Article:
Still, pulling the plug on Hollywood won’t be easy.

The pressure to let the movie industry have its way with Boston began in 2005, when actor and Oscar winner Matt Damon said his home state was losing out on millions of dollars in revenue because Massachusetts offered no incentives. “Entertainment-wise, we’re like Third World on the state level. We just don’t get it,” Damon said at the time. That November, Governor Mitt Romney signed a new law making movie and television production companies eligible for sales, income, and corporate excise tax credits. In 2007, Governor Deval Patrick approved legislation that expanded the film tax credit. He tried to put the brakes on Hollywood in subsequent years; in 2013, he proposed capping the film tax credit at $40 million. But the House rejected his proposal, likely responding more to the desires of the Teamsters, who work on sets, than to the production companies who hire them.

Baker will be running up against that resistance too. Promoters of this blatant, state-run bribery program always put a Hollywood glow on any downside.

Movie and television directors did flock to the Bay State, and Cameron Diaz sightings multiplied. But the state lost millions in tax revenue and never saw promised permanent job growth. The Globe reported that in 2012 the state’s film tax credit cost Massachusetts $78.9 million. According to a review by the state Department of Revenue, most of the economic benefits of local film production went out of state. Only about one-third of the $304 million in spending generated by the tax credit was spent in Massachusetts; and of nearly 2,000 jobs created by the tax credit, only about one-third went to Massachusetts residents, the DOR report found.

Yet film tax credit promoters still pushed a demonstrably bad product. “Developing a viable, sustainable film, television, and media industry takes time,” declared Lisa Strout, the director of the Massachusetts State Film Office. According to Commonwealth Magazine, which has rigorously covered the issue, the film tax credit has not done much to build a stand-alone film industry here, although some gains are connected to the construction of New England Studios at Fort Devens.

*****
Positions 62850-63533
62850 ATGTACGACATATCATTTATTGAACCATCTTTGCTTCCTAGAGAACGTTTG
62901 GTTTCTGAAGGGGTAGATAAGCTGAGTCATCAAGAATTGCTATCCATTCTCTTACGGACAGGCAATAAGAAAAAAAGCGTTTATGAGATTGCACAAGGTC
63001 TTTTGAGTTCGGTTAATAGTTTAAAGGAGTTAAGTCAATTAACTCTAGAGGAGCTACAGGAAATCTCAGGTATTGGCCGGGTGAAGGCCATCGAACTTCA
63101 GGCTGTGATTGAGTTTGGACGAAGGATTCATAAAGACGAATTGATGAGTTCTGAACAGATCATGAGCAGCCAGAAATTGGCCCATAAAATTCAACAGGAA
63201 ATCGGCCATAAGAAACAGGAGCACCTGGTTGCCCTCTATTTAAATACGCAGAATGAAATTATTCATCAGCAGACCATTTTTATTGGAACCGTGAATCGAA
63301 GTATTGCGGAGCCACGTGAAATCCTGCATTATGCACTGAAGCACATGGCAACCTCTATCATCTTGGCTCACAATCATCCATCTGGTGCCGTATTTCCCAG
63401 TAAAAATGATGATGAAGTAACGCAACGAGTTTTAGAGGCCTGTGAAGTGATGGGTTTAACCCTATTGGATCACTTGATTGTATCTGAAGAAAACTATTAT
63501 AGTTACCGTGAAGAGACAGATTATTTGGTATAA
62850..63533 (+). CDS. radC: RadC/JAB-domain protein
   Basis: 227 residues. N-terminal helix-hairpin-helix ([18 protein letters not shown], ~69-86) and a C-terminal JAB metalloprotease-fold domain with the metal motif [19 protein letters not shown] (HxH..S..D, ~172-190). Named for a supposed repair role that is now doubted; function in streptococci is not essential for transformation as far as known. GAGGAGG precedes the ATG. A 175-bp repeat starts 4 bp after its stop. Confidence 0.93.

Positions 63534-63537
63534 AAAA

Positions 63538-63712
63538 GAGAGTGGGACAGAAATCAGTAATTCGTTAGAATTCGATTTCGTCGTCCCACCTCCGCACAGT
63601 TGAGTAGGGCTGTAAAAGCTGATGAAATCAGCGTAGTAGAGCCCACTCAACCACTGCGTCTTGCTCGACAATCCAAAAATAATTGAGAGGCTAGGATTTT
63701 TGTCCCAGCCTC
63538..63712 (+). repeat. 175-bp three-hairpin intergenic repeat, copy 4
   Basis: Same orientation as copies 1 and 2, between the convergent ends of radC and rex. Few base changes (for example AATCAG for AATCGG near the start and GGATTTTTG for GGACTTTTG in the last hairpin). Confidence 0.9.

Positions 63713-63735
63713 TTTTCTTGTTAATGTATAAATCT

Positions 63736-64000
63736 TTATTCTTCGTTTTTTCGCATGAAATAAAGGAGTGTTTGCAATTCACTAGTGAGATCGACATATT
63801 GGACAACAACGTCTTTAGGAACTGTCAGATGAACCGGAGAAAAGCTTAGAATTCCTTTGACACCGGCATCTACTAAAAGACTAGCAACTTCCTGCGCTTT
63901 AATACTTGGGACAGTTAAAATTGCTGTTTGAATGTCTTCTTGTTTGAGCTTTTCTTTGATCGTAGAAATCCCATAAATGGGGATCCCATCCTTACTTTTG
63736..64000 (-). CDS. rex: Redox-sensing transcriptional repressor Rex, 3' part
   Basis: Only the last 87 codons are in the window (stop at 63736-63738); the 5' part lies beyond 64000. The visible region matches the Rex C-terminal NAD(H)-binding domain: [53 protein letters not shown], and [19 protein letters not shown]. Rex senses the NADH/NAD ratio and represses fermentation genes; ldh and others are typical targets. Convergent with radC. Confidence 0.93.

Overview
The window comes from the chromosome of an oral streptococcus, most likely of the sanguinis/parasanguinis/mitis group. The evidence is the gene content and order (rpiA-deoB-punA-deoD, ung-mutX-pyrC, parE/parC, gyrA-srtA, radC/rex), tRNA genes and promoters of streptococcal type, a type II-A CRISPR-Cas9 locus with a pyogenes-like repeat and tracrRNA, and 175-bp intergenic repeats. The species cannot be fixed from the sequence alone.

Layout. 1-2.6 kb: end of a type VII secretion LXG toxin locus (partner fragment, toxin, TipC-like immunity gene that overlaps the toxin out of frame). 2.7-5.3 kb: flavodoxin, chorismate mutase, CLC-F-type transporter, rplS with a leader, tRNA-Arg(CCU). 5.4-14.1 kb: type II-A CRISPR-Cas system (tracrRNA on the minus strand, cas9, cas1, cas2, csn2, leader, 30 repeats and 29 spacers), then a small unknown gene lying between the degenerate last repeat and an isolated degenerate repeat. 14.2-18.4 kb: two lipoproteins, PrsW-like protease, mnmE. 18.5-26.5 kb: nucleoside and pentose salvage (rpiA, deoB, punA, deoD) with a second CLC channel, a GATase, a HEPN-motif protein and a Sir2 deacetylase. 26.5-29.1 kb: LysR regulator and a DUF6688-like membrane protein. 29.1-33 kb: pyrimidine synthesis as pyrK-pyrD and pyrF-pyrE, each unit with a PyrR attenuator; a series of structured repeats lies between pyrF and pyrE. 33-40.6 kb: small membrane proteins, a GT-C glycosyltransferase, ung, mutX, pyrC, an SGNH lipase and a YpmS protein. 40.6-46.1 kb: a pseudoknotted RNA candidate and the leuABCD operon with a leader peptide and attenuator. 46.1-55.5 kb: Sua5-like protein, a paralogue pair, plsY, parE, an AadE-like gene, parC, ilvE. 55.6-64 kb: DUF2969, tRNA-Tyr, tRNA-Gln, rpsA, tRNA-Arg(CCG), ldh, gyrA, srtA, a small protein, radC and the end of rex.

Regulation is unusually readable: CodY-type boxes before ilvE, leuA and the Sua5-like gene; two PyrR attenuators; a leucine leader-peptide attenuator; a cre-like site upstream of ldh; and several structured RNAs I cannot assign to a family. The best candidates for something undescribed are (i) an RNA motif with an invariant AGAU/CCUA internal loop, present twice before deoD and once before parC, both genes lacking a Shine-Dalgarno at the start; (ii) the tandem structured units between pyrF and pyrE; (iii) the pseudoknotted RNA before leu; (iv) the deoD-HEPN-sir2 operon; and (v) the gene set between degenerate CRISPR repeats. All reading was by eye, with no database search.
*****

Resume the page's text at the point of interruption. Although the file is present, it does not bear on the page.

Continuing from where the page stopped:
Since some 35 other states have similar credits, supporters also argue that the business will fade to black if Massachusetts subsidies are dropped.

So if the film tax credit goes away....


Sorry for nodding off there.

House yells ACTION!

"House members back film credit; Dispute is their first with Baker" by David Scharfenberg, Globe Staff  April 03, 2015

Governor Charlie Baker’s plan to end the state’s controversial film tax credit is facing mounting opposition in the House of Representatives, marking the Democrat-controlled Legislature’s first significant break with the Republican governor.

A vocal group of rank-and-file representatives has joined Speaker Robert A. DeLeo and majority leader Ronald Mariano in criticizing the governor’s push to end the nine-year-old credit, established to attract movie makers to Massachusetts.

Baker has proposed taking the money saved in a film tax credit phaseout and using it to help fund a doubling of the state’s earned income tax credit, which benefits hundreds of thousands of low-income workers.

“It’s designed to make it look like the working poor against movie stars,” said Representative Cory Atkins, a Concord Democrat who co-chairs the Joint Committee on Tourism, Arts and Cultural Development. She argues that local lighting technicians and hairdressers who work on movies would be the real losers if the governor got his way.

“It’s cute,” Atkins said, of Baker’s pairing of the two policies. “And when you say ‘cute’ in politics, it’s not a compliment.”

The governor, in an acknowledgment of the opposition in the House, has backed off somewhat — signaling he is open to an alternative means of funding the earned income tax credit expansion.

“If the Legislature chooses to pay for it through some other mechanism, that we’re OK with, I don’t have a problem with that,” he said, during a recent appearance on WGBH-FM radio.

But even as he retreats on the film incentives, Baker’s high-profile push for increasing the earned income tax credit has helped focus attention on that idea.


A hearing of the Joint Committee on Revenue this week saw a contentious debate on the film tax credit proposal, but near-universal support for growing the earned income tax credit, or EITC.


The state anticipates spending $136 million on the earned income tax credit in the fiscal year that begins July 1. That figure would swell to an estimated $290 million over the next three years if the governor’s proposal passes.

A working family with three or more children would see a tax credit as high as $937 increase to $1,873 over the course of three years.

Phasing out the film incentives, which cost about $80 million per year, would not cover the full expense. And without the movie money, expanding the earned income tax credit could be even tougher.